New amendments to the Canada Business Corporations Act (CBCA) are due to take effect on June 13, 2019. Under them, private CBCA corporations will need to keep detailed records on all shareholders with significant control—not just those named on share certificates. These amendments are intended to help government agencies better detect fraud and fight corruption.
The CBCA's new register rules
Each private corporation will need to create a register of all natural persons with 25% or more control over the corporation, direct or indirect. Control will be measured as a percentage of voting rights or fair market value of outstanding shares. The register will not only cover individuals who are registered shareholders, but will also apply to other investors, including individuals who indirectly control shares by:
- beneficially owning shares;
- holding shares either jointly or in concert with others via arrangement; or
- holding influence that the individual could use to control shares (for example, by exercising contractual rights to affect the board of directors).
Collecting the information for the register may involve multiple steps. A corporation should start by inquiring with registered shareholders to identify the beneficial owners. However, if a direct or indirect shareholder is a non-natural person (like a corporation, partnership, or trust), the inquiring corporation will also need to ask who the controlling individuals of the shareholder are, and so on.
The register should include each controlling individual's identifying information, residence for tax purposes, dates on which the individual became or ceased to be an individual with significant control, circumstances giving rise to control, as well as the steps the corporation took to collect the information.
Deadlines for updating register information
After the amendments come into force in June 2019, a corporation will need to update its register at least once per fiscal year. Additionally, a corporation will be required to update its register within fifteen days of learning new information, and shareholders must answer inquiries from the corporation as soon as is feasible.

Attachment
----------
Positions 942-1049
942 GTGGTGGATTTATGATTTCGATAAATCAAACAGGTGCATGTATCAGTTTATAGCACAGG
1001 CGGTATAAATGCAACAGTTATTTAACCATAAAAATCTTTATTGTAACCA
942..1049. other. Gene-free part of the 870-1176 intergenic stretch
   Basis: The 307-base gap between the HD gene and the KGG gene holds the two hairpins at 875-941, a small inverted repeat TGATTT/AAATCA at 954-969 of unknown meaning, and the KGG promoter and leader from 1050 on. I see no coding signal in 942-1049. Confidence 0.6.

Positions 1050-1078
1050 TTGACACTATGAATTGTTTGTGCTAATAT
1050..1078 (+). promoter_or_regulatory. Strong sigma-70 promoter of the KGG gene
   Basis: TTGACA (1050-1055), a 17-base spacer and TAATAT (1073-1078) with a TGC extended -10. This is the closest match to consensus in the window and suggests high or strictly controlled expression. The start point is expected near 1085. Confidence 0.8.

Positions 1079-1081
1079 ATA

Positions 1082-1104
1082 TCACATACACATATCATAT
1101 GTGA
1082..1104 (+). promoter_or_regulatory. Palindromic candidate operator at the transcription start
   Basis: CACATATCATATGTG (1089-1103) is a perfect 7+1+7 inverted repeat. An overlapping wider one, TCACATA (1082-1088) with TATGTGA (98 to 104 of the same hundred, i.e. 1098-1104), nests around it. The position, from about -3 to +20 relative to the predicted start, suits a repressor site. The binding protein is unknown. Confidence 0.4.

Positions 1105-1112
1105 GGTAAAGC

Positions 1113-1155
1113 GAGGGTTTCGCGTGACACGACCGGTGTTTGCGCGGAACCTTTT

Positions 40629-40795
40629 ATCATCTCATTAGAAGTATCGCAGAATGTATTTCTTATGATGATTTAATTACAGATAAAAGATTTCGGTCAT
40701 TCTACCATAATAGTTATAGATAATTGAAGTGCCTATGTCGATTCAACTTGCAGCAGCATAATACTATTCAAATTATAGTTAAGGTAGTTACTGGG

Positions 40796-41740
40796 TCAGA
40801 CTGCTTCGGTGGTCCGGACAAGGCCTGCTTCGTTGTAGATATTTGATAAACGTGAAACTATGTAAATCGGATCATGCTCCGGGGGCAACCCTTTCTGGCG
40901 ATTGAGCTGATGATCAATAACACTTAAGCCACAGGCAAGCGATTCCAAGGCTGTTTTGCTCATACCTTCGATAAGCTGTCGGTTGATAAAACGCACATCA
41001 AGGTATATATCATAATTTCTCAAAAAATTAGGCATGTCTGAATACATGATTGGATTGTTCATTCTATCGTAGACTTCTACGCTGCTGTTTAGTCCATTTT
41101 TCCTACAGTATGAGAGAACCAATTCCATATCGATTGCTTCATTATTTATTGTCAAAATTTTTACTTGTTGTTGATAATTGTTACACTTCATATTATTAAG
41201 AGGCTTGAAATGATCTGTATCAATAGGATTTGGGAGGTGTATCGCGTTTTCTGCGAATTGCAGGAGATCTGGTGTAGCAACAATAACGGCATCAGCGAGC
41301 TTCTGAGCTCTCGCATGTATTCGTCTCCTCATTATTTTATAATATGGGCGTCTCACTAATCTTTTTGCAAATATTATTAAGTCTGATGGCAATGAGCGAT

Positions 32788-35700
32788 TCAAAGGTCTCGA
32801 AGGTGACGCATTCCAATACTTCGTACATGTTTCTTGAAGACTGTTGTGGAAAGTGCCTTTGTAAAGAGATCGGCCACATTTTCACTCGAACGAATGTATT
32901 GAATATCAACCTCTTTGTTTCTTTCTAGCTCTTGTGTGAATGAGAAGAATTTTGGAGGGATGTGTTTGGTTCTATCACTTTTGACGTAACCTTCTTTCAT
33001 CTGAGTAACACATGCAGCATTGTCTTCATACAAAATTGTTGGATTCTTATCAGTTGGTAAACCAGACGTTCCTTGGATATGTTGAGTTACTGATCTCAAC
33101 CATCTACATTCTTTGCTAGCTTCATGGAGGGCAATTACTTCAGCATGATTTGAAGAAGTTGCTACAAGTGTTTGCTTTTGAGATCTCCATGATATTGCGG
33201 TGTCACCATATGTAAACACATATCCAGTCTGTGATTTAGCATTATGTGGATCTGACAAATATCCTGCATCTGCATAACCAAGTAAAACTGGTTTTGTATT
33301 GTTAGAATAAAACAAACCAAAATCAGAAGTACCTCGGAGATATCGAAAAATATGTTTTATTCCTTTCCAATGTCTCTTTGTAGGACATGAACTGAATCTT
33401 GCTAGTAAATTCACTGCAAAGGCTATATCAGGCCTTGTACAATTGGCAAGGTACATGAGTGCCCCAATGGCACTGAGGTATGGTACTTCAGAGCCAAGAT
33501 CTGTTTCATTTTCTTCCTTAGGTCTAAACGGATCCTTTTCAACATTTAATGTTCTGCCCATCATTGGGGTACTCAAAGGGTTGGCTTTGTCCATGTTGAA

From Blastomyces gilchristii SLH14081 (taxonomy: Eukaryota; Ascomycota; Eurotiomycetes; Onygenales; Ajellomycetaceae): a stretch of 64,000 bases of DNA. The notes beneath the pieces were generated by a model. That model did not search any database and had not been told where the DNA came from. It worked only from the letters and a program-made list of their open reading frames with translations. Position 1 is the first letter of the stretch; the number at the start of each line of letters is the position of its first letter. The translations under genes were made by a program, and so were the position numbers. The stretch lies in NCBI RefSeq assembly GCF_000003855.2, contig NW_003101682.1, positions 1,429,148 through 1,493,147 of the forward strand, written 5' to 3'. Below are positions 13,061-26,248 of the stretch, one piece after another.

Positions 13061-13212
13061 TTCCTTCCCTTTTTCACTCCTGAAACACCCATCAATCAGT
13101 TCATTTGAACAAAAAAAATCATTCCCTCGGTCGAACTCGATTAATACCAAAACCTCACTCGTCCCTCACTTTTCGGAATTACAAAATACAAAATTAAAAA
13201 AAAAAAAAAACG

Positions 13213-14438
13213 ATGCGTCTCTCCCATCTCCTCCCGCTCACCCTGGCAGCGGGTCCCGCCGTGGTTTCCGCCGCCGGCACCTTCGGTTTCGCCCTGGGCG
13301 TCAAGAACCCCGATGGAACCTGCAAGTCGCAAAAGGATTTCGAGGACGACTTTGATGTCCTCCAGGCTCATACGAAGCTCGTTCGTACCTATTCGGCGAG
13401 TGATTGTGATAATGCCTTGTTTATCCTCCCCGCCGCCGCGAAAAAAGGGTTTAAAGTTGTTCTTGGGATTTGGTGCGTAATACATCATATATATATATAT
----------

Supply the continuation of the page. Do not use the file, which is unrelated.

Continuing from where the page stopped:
Significant penalties can apply
A director, officer or shareholder who knowingly breaches his or her duties can face a prison term of up to six months, a fine of up to $200,000, or both.
Government agencies, creditors and shareholders will have access
These changes to the CBCA are part of a wider effort by Canadian and foreign jurisdictions to fight money laundering, tax evasion, terrorism and corruption. The amendments flow directly from an agreement in principle by Canada's federal, provincial and territorial finance ministers. Thus, other Canadian jurisdictions will likely follow suit.
The register will not be publicly available, but will be accessible by police forces, the Canadian Revenue Agency and other governmental agencies fighting crime and corruption. Creditors and shareholders will also be able to seek access to the register pursuant to rules regarding access to corporate records in the CBCA.
Start planning for the new record keeping
More details about the register requirements will come in regulations, but private corporations should start planning now as the collection process may well involve multiple steps, and complications could arise. No director, officer or shareholder should treat the new register duties casually, at the risk of facing significant penalties.
One potential method for collecting the necessary information from shareholders may be to send out a questionnaire with the annual financial statements and advise shareholders of their obligation under the CBCA to provide the requested information as soon as is feasible. The corporation may also consider including provisions within its by-laws to obligate shareholders to give notice to the corporation upon any change to the information on the register within a reasonable amount of time.